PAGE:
Every 3 minutes and 30 seconds in the United States, <br>a limb is amputated due to diabetes.
Amputations are on the rise in the United States. There were over 154,000 diabetes-related amputations that took place in the United States last year—a 75% increase in just a decade. Diabetes is the single greatest factor in amputations—more than 60% of non-traumatic lower limb amputations happen in the diabetes population. An individual who has had an amputation has a worse chance of five-year survival than someone with coronary artery disease, breast cancer, and colorectal cancer.
Amputations in the United States are also substantially more prevalent among people of color. Quite simply, whether or not you have a limb amputated can come down to the color of your skin, how much money you make, and where you live.
Amputation Prevention Alliance
To address this crisis, the American Diabetes Association (ADA) has established the Amputation Prevention Alliance in partnership with innovators, clinical experts, leading health foundations, leaders in the diabetes community, policymakers, and provider groups. Our mission is to disrupt the curve of amputations among low-income and minority individuals with diabetes.
More amputation-related information
People with diabetes can develop many different foot problems. Even ordinary problems can get worse and lead to serious complications. People with diabetes are far more likely to have a foot or leg amputated than people without diabetes. Foot problems most often happen when there is nerve damage, also called neuropathy. This can cause tingling, pain (burning or stinging), or weakness in the foot. It can also cause loss of feeling in the foot, so you can injure it and not know it. Poor blood flow or changes in the shape of your feet or toes may also cause problems. Many people with diabetes have peripheral artery disease (PAD) (which reduces blood flow to the feet) and neuropathy. Together, these problems make it easy to get ulcers and infections that may lead to amputation.
Most amputations are preventable by checking your feet daily, going to regular visits with your doctor, and wearing proper footwear.
The connection between diabetes and your feet is important because diabetes can cause nerve damage and reduced circulation, ultimately leading to limb loss and other complications. The good news is, you can lower your chances of complications by managing your blood glucose (blood sugar) levels and taking care of your feet.
For these reasons, take good care of your feet and see your doctor right away if you see any signs of foot problems. Ask about prescription shoes that are covered by Medicare and other insurance. Always follow your doctor’s advice when caring for ulcers or other foot problems.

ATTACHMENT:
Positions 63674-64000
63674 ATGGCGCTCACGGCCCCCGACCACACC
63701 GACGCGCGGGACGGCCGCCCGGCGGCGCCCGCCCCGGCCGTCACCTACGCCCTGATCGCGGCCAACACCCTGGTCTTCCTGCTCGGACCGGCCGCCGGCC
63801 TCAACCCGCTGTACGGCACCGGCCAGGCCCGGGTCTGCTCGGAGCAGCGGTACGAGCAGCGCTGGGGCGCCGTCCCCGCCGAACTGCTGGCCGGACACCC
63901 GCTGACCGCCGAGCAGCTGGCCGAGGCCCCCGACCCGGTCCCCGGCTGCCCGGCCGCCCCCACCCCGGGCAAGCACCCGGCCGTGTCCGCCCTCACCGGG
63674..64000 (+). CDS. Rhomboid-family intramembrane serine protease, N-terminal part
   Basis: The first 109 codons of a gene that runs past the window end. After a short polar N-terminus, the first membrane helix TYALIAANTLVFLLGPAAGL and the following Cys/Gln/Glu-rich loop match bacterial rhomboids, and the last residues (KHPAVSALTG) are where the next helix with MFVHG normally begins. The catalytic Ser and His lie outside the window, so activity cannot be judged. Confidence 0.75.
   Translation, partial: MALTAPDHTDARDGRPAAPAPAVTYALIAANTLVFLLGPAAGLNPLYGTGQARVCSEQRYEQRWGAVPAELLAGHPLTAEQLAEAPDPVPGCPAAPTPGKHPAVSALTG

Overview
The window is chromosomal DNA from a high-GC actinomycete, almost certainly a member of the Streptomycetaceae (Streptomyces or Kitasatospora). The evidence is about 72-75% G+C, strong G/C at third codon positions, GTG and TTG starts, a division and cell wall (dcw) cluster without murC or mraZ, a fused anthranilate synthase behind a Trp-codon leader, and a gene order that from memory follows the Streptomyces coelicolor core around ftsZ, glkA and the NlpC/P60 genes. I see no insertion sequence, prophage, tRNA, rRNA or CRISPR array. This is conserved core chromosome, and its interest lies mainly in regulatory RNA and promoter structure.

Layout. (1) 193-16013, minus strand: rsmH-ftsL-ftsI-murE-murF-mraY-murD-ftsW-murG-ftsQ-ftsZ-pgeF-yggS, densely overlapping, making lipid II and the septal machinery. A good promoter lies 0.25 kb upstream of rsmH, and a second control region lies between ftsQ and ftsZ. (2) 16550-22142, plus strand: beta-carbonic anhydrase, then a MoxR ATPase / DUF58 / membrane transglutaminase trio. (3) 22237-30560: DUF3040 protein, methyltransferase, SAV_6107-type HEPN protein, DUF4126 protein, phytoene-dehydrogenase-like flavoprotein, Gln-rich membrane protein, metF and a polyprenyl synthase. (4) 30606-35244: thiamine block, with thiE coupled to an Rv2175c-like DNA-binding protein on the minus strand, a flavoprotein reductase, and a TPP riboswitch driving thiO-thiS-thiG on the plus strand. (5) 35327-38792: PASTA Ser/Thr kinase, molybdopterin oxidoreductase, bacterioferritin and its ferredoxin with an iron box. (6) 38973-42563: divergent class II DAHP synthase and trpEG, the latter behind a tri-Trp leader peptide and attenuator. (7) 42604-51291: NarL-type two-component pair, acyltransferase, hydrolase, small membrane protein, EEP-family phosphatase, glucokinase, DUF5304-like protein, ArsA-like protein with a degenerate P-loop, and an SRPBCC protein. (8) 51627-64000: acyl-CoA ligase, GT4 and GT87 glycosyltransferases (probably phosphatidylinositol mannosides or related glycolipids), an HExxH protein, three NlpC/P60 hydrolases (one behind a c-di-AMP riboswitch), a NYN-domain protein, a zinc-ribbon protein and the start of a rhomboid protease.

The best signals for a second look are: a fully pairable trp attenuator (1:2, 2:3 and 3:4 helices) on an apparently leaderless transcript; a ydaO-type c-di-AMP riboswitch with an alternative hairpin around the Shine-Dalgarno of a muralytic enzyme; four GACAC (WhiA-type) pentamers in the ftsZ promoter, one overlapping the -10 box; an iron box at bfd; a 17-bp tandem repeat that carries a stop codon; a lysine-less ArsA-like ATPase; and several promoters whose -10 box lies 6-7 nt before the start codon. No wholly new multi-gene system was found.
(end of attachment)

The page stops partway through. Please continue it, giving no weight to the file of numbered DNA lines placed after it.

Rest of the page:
- Wash your feet thoroughly everyday
- Dry them thoroughly, and don’t forget to dry between your toes
- Moisturize your feet, but avoid moisturizing between your toes
- Keep your toenails trim and use an emery board to file down sharp edges
- Check your feet for sores, cuts, blisters, corns, or redness daily. Let your doctor know if you find any of these.
- Wear moisture-wicking socks
- Before putting your shoes on, check for sharp objects (i.e., small rocks)
- Wear shoes that fit well and don’t rub your feet
- While you’re at it, avoid these:
- Walking around barefoot
- Soaking your feet
Read the ADA Clinical Compendia Series: New Evidence-Based Therapies for Complex Diabetic Foot Wounds
Below is a list of abbreviations used in the compendia:
- ADA American Diabetes Association
- ATA Absolute atmosphere
- CDO Continuous delivery of oxygen
- COVID-19 Coronavirus disease 2019
- D Day
- DFO Deferoxamine
- DFU Diabetic foot ulcer
- FDA U.S. Food and Drug Administration
- HBOT Hyperbaric oxygen therapy
- HIF-1α Hypoxia-inducible factor 1α
- ITT Intention-to-treat
- IWGDF International Working Group of the Diabetic Foot
- M Month
- MMP Matrix metalloproteinase
- NOSF Nano-oligosaccharide
- NPWT Negative pressure wound therapy
- OR Odds ratio
- PAD Peripheral artery disease
- PDGF Platelet-derived growth factor
- PO2 Partial pressure of oxygen
- RCT Randomized controlled trial
- RWD Real-world data
- RWE Real-world evidence
- TBI Toe-brachial index
- TcPO2 Transcutaneous oxygen pressure
- TLC Technology lipido-colloid
- TOT Topical oxygen therapy
- UT University of Texas
- UTAUT Unified Theory of Acceptance and Use of Technology
- VEGF Vascular endothelial growth factor
- W Week
<sup>1</sup>A Multinational, Multicenter, Randomized, Double-Blinded, Placebo-Controlled Trial to Evaluate the Efficacy of Cyclical Topical Wound Oxygen (TWO2) Therapy in the Treatment of Chronic Diabetic Foot Ulcers; Robert G. Frykberg, Peter J. Franks, et al. The TWO2 Study; <em>Diabetes Care</em> 2020;43:616-624, <a href="https://doi.org/10.2337/dc19-0476">https://doi.org/10.2337/dc19-0476</a>.